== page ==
Increased, instantaneous communication. It exists now, it didn’t at any time in the past.

How does that play a part in all this? Well, it literally takes no time for a rumor, opinion, or thought to spread far and wide. In an instant “information” can be disseminated to any number of people at one time. That’s a problem. It could be a good thing, but for the most part I think we see more problems with it than we see positives for it. Why?

It eliminates the possibility for someone to evaluate information and immediately creates an emotional response. There is little time for an individual to consider the information, process it, and then evaluate a response. Instead, people have devolved into an instantaneous, emotional response. They don’t think. They let their idiocy take over.

Instead of thoughtfully considering a response, or thinking clearly about their actions, they just respond. No forethought. No consideration. No evaluation. No wait. No weighing of consequences. No evidence. No proof. No nothing. Just response.

That, folks, is a terrible thing.

Social media has killed our ability to thoughtfully consider, to evaluate response, and restrict our own actions. Instead, we feed our need of immediacy, our need of instant gratification, with regrettable words and actions. We don’t wait for facts. We don’t consider another’s point of view. We don’t tolerate those who are different from us, think different from us, or believe different than us. We just don’t. We are not better off because of this.

We are actually becoming unrecognizable.

We are no longer a bastion of freedom, tolerance, and opportunity.

We have divided ourselves into camps of this or that. We have let ourselves be divided into those camps. We are not what our Founding Fathers believed we could become. And the direction we are currently headed won’t get us there either.

This idiocy can’t continue. We are in trouble if we continue to let it happen.

End of

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End of the year brings lots of thoughts, usually. I am not going to waste your time on mine and I likely won’t read any of yours. Truth be told, there are better things to be doing today than sitting in front of a computer.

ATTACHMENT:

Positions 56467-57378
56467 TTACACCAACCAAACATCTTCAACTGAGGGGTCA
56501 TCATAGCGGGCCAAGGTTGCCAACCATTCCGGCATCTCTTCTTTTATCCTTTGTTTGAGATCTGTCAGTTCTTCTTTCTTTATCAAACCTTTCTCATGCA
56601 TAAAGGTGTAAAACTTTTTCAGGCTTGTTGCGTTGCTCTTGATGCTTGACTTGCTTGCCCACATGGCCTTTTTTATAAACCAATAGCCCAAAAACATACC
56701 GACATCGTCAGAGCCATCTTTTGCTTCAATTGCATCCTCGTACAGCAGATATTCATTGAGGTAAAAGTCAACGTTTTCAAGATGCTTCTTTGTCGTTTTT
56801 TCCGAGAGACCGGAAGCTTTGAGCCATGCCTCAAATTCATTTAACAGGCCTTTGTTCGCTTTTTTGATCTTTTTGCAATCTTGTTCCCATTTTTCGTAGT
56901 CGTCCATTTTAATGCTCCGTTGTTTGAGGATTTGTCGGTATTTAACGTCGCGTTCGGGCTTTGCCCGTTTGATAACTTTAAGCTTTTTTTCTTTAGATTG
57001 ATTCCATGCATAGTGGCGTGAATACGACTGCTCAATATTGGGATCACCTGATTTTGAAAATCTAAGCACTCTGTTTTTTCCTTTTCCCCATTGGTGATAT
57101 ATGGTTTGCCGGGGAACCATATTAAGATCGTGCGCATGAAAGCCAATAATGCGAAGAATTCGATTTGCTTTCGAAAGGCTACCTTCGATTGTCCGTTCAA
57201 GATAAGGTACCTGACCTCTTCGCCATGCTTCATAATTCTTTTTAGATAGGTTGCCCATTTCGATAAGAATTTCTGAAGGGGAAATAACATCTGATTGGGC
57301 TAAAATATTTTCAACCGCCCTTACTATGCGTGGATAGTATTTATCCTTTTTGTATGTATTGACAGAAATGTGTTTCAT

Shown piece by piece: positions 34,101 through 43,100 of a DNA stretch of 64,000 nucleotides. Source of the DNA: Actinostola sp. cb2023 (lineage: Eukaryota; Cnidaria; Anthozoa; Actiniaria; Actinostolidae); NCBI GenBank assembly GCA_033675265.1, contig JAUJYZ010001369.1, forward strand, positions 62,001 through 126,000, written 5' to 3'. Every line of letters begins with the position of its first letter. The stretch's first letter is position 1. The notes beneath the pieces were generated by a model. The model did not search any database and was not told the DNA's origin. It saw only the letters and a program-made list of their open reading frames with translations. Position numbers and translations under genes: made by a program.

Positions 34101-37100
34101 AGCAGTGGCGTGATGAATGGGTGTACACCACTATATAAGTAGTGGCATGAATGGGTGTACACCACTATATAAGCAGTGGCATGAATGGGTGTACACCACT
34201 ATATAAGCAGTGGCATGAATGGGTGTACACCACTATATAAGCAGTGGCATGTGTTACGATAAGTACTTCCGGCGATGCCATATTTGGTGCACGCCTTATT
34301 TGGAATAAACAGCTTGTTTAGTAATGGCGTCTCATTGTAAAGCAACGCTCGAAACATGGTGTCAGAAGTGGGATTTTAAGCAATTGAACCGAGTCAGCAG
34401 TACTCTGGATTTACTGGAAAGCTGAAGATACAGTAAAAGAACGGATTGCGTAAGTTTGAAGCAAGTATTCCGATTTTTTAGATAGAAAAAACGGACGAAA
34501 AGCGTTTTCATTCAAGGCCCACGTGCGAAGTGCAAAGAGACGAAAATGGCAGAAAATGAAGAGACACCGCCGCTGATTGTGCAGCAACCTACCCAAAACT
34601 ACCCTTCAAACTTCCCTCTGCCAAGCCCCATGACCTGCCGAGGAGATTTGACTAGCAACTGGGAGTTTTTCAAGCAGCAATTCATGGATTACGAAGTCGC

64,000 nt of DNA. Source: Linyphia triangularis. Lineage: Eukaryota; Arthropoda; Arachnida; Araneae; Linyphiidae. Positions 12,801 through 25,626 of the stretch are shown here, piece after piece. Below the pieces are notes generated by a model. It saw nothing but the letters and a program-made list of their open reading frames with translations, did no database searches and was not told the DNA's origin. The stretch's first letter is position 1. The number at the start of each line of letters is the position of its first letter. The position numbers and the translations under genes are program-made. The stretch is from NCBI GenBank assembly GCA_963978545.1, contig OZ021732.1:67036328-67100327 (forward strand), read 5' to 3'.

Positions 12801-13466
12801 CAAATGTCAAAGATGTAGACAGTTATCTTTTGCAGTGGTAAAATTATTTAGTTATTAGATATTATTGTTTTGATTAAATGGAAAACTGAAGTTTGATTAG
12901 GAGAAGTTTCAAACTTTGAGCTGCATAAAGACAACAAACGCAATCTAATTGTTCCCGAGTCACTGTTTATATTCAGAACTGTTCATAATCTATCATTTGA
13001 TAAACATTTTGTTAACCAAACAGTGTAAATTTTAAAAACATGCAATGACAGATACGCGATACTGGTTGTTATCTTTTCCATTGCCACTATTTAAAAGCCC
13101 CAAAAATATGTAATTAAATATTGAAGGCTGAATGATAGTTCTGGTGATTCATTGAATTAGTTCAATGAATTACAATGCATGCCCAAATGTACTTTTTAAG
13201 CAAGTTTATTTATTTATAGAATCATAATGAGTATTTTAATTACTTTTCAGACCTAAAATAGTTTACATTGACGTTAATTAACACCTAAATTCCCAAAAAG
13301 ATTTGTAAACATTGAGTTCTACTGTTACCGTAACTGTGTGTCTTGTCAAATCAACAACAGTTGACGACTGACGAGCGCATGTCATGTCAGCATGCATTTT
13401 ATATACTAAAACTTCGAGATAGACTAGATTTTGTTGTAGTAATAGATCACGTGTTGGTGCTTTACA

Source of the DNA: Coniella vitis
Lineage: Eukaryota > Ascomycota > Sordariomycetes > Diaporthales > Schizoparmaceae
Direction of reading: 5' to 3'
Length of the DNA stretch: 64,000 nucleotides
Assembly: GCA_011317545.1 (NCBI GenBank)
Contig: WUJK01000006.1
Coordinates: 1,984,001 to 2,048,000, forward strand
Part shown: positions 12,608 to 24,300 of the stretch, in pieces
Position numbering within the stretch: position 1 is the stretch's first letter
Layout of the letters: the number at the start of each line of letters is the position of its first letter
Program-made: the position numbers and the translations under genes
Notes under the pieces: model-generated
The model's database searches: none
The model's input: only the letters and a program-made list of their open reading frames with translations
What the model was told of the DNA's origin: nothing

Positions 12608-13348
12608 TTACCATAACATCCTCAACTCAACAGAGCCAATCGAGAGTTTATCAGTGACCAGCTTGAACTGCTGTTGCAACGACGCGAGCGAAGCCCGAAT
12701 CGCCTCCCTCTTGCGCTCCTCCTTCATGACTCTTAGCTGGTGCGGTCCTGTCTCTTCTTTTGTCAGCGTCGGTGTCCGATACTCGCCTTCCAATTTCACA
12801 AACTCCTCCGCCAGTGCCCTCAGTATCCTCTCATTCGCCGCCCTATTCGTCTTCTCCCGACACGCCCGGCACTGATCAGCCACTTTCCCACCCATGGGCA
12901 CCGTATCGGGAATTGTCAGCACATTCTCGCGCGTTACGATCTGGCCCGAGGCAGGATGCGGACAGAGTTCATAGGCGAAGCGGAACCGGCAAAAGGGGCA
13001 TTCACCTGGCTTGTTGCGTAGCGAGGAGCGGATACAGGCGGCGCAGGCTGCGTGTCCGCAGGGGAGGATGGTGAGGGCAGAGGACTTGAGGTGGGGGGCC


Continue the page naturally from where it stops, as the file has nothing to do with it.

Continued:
Tomorrow starts a new day. A new month. A new year. There will be new challenges, but there will be a lot of the same old ones too.

Looking back over this last year of challenges only brings frustration. But, looking ahead brings stress because there isn’t a way to know what is ahead.

So, take it day by day and keep your head down.

Cheers.

Pork

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The amount of pork in the “stimulus” package passed by Congress and challenged by the President, even a lame duck president, is stupid. For a body that says they are trying to help the American people, they sure know how to help themselves to our money. This stuff, among other things, is why so many Americans don’t believe the government is working and is broken beyond repair.

For the record, I don’t believe it is beyond repair. However, I do believe it is not working the way it was intended or should.

Is it really necessary to include money for foreign countries in a bill that is aimed at helping American citizens? Is it really necessary for the country, already in debt, to make it larger to help people outside of the U.S.? Is it really necessary for our congressional representatives to stuff every spending bill with frivolous pork barrel crap just so they can get themselves re-elected and pad every pet project brought to them by the countless lobbyists?

Honestly, there is nothing stimulating about the bill.

For those who need the direct payment, it isn’t enough. For a majority of Americans (including myself), they don’t actually need a direct payment and so it is too much. Once again, Congress isn’t actually addressing the real issues and they have delayed real help by including a massive amount of stupid spending at a time when many Americans are looking at their finances and wondering how to make it from day to day.

Don’t forget the money a government spends wasn’t theirs in the first place. THIS MONEY COMES FROM YOUR POCKET! So, in one way or another, they are taking if from you: payroll taxes, income taxes, sales tax, death tax, capital gains tax, etc. The list is seemingly never ending.

The least you could do is demand that your money be spend in ways that make sense. Spend wisely. Use and follow a budget. Save.

There used to be a joke (maybe it still is a thing) that when you bought stuff from China it was cheap and would break almost immediately. People would say, “You get what you pay for,” meaning the more you pay for an item (in most cases) equates to the quality and durability of the item. Though it is cliche, the thought hold weight because there is some truth to it.

The same can be said of our representative government. We get what we pay for. Unfortunately, most of us can’t pay for a senator or a representative, so the people and companies with real money get what they pay for.

This “stimulus” bill and all the pork in it just proves that’s true…again…